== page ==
You were probably thinking of the expression "attendre un bébé" as meaning "to be pregnant". http://www.larousse.com/en/dictionaries/french-english/attendre/6209

December 4, 2013


yes that is right that you got it wrong. This would mean like "i'm waiting for my kids... to come home from school." for example. .

March 8, 2013


Good thinking, maybe it's the plural that rules out this option?

January 15, 2013


What about twins?

January 17, 2013


in this case, we might say " elle attend des jumeaux"

March 23, 2013


Here, j'attends is used. Why not j'attend? I am singular! Or maybe it's because the kids are plural, but how will i know what applies where?

August 22, 2013

  • 1663

"Attendre" is conjugated in the present tense as: j'attends (I wait), tu attends (you wait), il/elle/on attend, nous attendons, vous attendez, ils/elles attendent. This is common for regular verbs ending in "re".

December 4, 2013


You're in the world of verbs now and ending in 's' isn't a reliable indicator of plural.

January 9, 2014


attendre = wait for = await

November 7, 2013


Doesn't it mean help?

March 9, 2018


"Wait" and "Await", what's the difference?

July 18, 2014


Merci beaucoup. :)

July 18, 2014


"Kid" is not proper french, right?

November 11, 2015


"kid" = un gamin, une gamine, des gamins, des gamines

November 12, 2015


How would you say waiting on my children?

November 10, 2013

  • 1663

Do you mean "waiting for their arrival"? "serving them dinner"? "to wait on" usually indicates serving them. As Kamalynsky and longpshorn have pointed out, there are some common uses in English and "wait for" and "wait on" may be used interchangeably, but there are nevertheless differences in these two expressions.

December 4, 2013


I disagree. "To wait on" can mean to serve someone, but it is even more commonly interchangeable with "wait for" where I'm from (southern US). It certainly shouldn't be counted wrong if someone translates it this way.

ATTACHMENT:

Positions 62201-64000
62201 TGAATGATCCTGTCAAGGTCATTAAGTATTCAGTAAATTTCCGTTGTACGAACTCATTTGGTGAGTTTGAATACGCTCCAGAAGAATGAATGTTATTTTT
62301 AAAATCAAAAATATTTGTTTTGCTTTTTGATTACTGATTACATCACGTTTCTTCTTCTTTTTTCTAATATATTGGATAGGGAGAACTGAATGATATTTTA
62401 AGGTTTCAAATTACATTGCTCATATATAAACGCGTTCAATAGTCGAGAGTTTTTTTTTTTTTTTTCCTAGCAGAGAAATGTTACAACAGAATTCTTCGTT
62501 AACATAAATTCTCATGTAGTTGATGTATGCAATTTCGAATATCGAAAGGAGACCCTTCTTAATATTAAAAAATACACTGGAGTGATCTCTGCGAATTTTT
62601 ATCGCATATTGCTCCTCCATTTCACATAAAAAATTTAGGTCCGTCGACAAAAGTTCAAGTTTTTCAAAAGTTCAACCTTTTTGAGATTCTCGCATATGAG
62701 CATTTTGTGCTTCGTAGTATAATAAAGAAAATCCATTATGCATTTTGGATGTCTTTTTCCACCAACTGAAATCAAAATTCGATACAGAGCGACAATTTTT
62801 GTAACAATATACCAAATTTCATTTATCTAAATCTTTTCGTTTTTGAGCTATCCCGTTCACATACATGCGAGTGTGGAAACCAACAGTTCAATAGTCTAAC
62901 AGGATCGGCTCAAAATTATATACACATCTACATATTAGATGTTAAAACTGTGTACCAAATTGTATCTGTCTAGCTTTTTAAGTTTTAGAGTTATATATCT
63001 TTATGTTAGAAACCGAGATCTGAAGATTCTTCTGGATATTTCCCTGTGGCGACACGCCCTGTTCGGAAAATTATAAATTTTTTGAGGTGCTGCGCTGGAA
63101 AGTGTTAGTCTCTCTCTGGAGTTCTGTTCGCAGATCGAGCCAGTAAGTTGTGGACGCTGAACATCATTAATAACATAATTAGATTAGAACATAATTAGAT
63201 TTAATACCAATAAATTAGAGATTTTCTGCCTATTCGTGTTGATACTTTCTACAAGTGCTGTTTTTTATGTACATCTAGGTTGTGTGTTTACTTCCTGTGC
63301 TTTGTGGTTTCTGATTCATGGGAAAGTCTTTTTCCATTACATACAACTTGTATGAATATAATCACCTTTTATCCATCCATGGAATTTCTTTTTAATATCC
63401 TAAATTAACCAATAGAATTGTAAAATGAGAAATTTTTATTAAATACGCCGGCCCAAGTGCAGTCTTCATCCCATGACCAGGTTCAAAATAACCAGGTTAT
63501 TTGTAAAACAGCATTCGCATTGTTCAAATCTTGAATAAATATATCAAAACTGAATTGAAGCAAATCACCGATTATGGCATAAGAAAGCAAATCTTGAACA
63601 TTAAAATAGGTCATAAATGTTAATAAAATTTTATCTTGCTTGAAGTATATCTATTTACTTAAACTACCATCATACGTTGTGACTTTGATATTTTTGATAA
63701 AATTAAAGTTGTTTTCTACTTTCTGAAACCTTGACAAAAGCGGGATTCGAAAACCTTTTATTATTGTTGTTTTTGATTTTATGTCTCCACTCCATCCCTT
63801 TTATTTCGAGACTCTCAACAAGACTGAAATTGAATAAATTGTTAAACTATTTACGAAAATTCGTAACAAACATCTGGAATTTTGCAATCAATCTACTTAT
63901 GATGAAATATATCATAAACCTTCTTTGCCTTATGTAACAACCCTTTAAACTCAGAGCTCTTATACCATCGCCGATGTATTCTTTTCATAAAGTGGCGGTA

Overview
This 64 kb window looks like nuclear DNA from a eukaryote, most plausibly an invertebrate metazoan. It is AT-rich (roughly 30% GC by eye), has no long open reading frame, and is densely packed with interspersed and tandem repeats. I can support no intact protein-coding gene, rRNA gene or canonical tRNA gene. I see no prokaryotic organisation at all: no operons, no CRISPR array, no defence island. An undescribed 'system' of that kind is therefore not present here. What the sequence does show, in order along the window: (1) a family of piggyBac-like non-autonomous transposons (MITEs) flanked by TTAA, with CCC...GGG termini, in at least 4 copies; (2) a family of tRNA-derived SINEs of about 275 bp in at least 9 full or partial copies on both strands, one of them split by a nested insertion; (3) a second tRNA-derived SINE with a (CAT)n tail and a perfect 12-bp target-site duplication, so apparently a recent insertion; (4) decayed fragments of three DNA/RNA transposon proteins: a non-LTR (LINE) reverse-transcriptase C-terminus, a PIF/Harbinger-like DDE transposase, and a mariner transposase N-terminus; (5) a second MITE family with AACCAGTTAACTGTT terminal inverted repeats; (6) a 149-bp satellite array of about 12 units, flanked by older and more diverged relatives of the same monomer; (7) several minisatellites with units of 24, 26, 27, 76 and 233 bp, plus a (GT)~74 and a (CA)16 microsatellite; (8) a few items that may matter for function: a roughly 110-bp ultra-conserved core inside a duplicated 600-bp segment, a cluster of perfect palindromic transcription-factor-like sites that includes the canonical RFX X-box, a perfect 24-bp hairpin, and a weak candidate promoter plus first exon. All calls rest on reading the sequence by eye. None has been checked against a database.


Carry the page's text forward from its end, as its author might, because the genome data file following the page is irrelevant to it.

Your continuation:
December 31, 2013

  • 1663

You may want to re-read my post. I am not disagreeing with you, just pointing out that there are some differences. Just how emphatic you want to be about those differences depends on where you're from.

December 31, 2013


Hey, why does it pronounce 'mes' with an 's' when in a sentence, but only 'meh' standalone. And similarly it pronounces 'c'est' as 'seh' standalone - but in a sentence it turns into 'set'.

October 15, 2015


Have you not read any sentence forum page nor taken a look at the Tips&Notes on every lesson, since you started the course?

Liaisons are explained very early in the course.

This might help you: http://french.about.com/library/pronunciation/bl-liaisons.htm

October 15, 2015


I don't care who is "waiting" on or for whom. Why the hell is it j'attends and not j'attend????

April 21, 2016


Except for verbs from the 1st group (with the infinitive ending in -er) and a few irregular verbs (pouvoir, vouloir, valoir) all conjugations for "je" get an -s at the end: je finis, je mets, je prends, je sens...

April 22, 2016


I wrote I'm waiting for my kids and it was incorrect. Kids is enfants i.e children.

June 28, 2018


Kids= "gamins" or "gamines" Enfants= "children"

January 7, 2019


What is "mes"?

January 18, 2015


Mes is for plural for my. Mes enfants. Ma is for feminin, ma fille. Mon is for masculine, mon garcon.

March 3, 2015


Why "I am waiting my children" is not accepted? It only accepts "away"

October 24, 2015


I am waiting for my children OR I am awaiting my children

October 24, 2015


Thank you very much. your comment is simple and helpful.

July 15, 2017


How would you know if something is masculine or feminime in french? Please help.

June 29, 2016


You have to learn every new noun with its own gender.

for example: "child = un-enfant", together with its article, so that you can remember it next time you need this word.

June 29, 2016


What are the conjugations for present tense -re verbs? Someone help:

J'attends Tu attend Il/elle/on attends Nous attendons Vous attendez Ils/elles attendent